Sep. 6--MarinHealth Medical Center will terminate its contract with Anthem Blue Cross if it can't reach agreement on new contract terms with the insurer by Sept. 15.
If the contract lapses, patients who are insured by Anthem Blue Cross might have to pay higher out-of-network rates if they have procedures performed at Marinhealth Medical Center.
For example, Dr. Peter Eisenberg, founder of Marin Cancer Care, said that normally his practice relies on MarinHealth for laboratory tests, imaging and radiation therapy. Eisenberg said if the contract is terminated, he will look to Novato Community Hospital to provide the lab tests and imaging for patients who are insured by Anthem.
"Novato Community Hospital is relatively convenient," Eisenberg said.
However, he said he would have to send Anthem patients out of the county for radiation therapy, because there are no alternatives in Marin.
If the contract is terminated, Marin patients might also be charged higher "out of network" fees for routine visits to MarinHealth Medical Network physicians if they are covered by an Anthem preferred provider organization (PPO) plan.
Patients of MarinHealth Medical Network doctors will experience no change in co-pays, however, if they are covered by an Anthem health maintenance organization (HMO) plan. Emergency care at the hospital will also not be affected.
Marcy Norenius, chief strategy officer at Meritage Medical Network, a network of more than 730 physicians caring for HMO patients in Marin, Sonoma and Napa counties, said, "Our contract is unaffected by this, although MarinHealth is our partner."
Norenius said the termination of MarinHealth's contract would affect Meritage patients who are insured by Anthem.
"If they have procedures scheduled at MarinHealth," she said, "they'll have to do them somewhere else if the contract is terminated."
Otherwise, they would face hefty out-of-network fees. Norenius said finding alternatives might be difficult.
"Because the only other facility in the county is Novato Community Hospital, which doesn't do obstetrics and a variety of other services," she said. "It's not a full-service hospital."
Lee Domanico, chief executive of MarinHealth Medical Center, said MarinHealth might have no choice but to terminate the contract.
"Anthem tried to get us to accept a multi-million dollar decrease in rates," Domanico said. "We're just trying to get an inflationary increase, which is what we get from the other payers."
Domanico said Anthem has gone to termination with other Bay Area hospitals, most recently with NorthBay Healthcare in Fairfield.
"That was a long protracted dispute," he said. "We hope to avoid that."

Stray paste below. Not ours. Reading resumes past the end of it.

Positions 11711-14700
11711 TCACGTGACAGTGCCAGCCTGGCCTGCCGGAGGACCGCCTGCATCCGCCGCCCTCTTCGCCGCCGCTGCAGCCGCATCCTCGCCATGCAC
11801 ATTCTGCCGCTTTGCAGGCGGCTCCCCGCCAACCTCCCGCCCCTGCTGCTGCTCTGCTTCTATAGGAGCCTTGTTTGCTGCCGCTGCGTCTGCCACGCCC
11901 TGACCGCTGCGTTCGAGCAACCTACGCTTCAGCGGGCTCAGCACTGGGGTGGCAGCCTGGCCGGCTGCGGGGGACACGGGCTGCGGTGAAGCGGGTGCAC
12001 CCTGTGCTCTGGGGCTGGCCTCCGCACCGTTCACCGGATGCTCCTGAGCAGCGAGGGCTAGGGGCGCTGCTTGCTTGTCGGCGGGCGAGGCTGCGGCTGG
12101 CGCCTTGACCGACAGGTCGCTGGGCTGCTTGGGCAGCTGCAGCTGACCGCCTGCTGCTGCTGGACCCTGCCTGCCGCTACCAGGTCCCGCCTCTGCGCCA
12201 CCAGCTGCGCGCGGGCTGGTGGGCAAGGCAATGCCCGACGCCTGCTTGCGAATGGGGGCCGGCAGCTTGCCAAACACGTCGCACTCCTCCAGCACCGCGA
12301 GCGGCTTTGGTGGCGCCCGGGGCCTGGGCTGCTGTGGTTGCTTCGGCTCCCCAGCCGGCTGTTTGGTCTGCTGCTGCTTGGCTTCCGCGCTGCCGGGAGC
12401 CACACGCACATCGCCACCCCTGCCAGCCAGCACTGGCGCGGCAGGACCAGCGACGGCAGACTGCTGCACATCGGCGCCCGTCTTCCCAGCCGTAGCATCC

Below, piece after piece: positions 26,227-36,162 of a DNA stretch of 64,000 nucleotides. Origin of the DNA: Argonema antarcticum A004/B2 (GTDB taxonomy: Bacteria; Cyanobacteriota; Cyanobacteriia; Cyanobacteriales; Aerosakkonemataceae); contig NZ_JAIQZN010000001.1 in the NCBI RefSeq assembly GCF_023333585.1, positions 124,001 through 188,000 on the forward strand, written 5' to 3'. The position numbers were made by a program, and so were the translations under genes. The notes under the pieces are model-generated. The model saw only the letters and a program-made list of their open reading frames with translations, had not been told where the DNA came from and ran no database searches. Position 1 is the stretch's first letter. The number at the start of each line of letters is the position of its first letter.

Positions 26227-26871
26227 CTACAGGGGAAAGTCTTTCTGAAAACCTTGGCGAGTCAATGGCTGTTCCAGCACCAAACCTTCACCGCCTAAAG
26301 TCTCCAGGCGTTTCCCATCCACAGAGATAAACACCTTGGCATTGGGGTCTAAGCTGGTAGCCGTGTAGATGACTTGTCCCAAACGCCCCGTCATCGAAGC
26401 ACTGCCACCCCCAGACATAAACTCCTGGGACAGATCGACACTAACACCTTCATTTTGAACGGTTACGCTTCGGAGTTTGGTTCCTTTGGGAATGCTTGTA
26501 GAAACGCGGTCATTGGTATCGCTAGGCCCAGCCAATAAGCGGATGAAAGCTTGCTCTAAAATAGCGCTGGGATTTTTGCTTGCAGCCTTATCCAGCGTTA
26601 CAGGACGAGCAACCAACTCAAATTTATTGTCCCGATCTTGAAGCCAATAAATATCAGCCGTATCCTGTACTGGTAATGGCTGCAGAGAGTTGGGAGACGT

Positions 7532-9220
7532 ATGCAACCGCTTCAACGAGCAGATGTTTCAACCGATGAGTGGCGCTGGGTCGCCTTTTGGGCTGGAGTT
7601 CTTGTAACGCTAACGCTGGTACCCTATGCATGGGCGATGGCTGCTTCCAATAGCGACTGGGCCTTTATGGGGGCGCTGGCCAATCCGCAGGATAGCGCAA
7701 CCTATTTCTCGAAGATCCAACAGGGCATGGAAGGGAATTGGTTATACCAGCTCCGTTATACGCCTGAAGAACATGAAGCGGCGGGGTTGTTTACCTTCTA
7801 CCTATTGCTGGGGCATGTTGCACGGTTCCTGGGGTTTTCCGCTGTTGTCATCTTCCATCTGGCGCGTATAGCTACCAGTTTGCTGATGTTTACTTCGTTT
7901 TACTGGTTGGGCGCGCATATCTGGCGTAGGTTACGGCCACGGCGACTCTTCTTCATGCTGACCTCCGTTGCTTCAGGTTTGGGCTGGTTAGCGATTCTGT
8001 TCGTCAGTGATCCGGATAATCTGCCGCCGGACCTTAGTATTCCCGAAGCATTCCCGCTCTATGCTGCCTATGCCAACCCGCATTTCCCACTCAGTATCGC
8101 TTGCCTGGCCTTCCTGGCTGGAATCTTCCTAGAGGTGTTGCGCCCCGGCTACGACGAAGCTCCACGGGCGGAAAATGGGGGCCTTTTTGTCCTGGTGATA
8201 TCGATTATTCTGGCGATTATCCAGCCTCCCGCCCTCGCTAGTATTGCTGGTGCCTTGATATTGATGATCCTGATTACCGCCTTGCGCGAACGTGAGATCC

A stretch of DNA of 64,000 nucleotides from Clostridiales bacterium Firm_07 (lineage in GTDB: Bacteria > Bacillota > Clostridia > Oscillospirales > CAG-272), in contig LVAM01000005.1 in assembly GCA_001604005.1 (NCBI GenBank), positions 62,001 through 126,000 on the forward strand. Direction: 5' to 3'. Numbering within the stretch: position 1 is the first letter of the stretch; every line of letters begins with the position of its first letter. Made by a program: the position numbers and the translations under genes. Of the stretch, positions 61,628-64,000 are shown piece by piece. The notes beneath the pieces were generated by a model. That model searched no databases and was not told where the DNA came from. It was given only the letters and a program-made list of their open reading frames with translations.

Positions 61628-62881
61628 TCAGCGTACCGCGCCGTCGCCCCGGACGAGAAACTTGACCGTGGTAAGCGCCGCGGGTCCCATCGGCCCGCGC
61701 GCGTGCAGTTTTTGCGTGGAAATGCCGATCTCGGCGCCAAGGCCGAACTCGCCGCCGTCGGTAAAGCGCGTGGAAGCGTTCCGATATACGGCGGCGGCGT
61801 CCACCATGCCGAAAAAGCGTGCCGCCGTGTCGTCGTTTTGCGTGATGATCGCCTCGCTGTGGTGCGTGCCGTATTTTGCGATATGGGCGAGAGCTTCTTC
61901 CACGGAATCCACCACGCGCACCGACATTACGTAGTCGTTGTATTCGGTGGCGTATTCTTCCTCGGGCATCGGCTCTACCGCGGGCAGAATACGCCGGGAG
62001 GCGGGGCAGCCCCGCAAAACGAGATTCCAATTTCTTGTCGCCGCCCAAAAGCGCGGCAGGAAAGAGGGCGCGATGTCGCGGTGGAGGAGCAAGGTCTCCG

Domanico said MarinHealth, like many hospitals across the nation, has taken a financial beating from the coronavirus pandemic. The "shelter in place" order prevented MarinHealth from performing elective procedures during much of March, April and May, costing it about $40 million in lost revenue.
Domanico said the hospital received about $10 million in federal government assistance and hopes to get another $2 million in Federal Emergency Management Agency funds.
"But government support is not going to offset the full economic impact," he said.
Meanwhile, Domanico said, "Insurance companies who were still collecting premiums without having to pay hospitals for elective care are doing very well right now. Anthem just reported the best quarter in their history."
Anthem reported a profit of nearly $2.3 billion in the second quarter that ended June 30, double the the earnings it reported in the second quarter of 2019.
Domanico said some other insurers have offered loans and advances to help MarinHealth cope with the lost revenue.
Anthem, in a statement, asserted that it is MarinHealth that is being greedy.
"MarinHealth is demanding substantial year-over-year increases in reimbursement rates at Marin General Hospital, despite already being one of the most expensive hospitals in the state," the statement said. "These increases will have a direct impact on health insurance premiums and consumers' out-of-pocket costs."
According to Anthem, common procedures cost far more at MarinHealth than at other Bay Area health centers. For example, Anthem said, the average costs associated with a colonoscopy that includes a biopsy at MarinHealth are in the $13,000 to $16,000 range, while some other hospitals with Anthem contracts are charging $3,000 to $7,000 for the same procedure.
Anthem said rates for services at MarinHealth Medical Center are some of the highest among hospitals they contract with in the Bay Area, and its rates are already more than three times the rate Medicare pays.
Jamie Maites, a spokeswoman for MarinHealth, said, "MarinHealth rates are not 'some of the highest.' In fact, our rates are highly competitive. A third party review found MarinHealth to be in the middle of the pack when compared to approximately 40 other Bay Area hospitals."
Domanico said he chose to face off with Anthem in the middle of September so that if Anthem-insured patients decide they want to seek another insurer during the yearly open enrollment period, they could do so.
"We've done this to give people as much choice as possible," Domanico said, "given the situation."
(c)2020 The Marin Independent Journal (Novato, Calif.)
Visit The Marin Independent Journal (Novato, Calif.) at www.marinij.com
Distributed by Tribune Content Agency, LLC.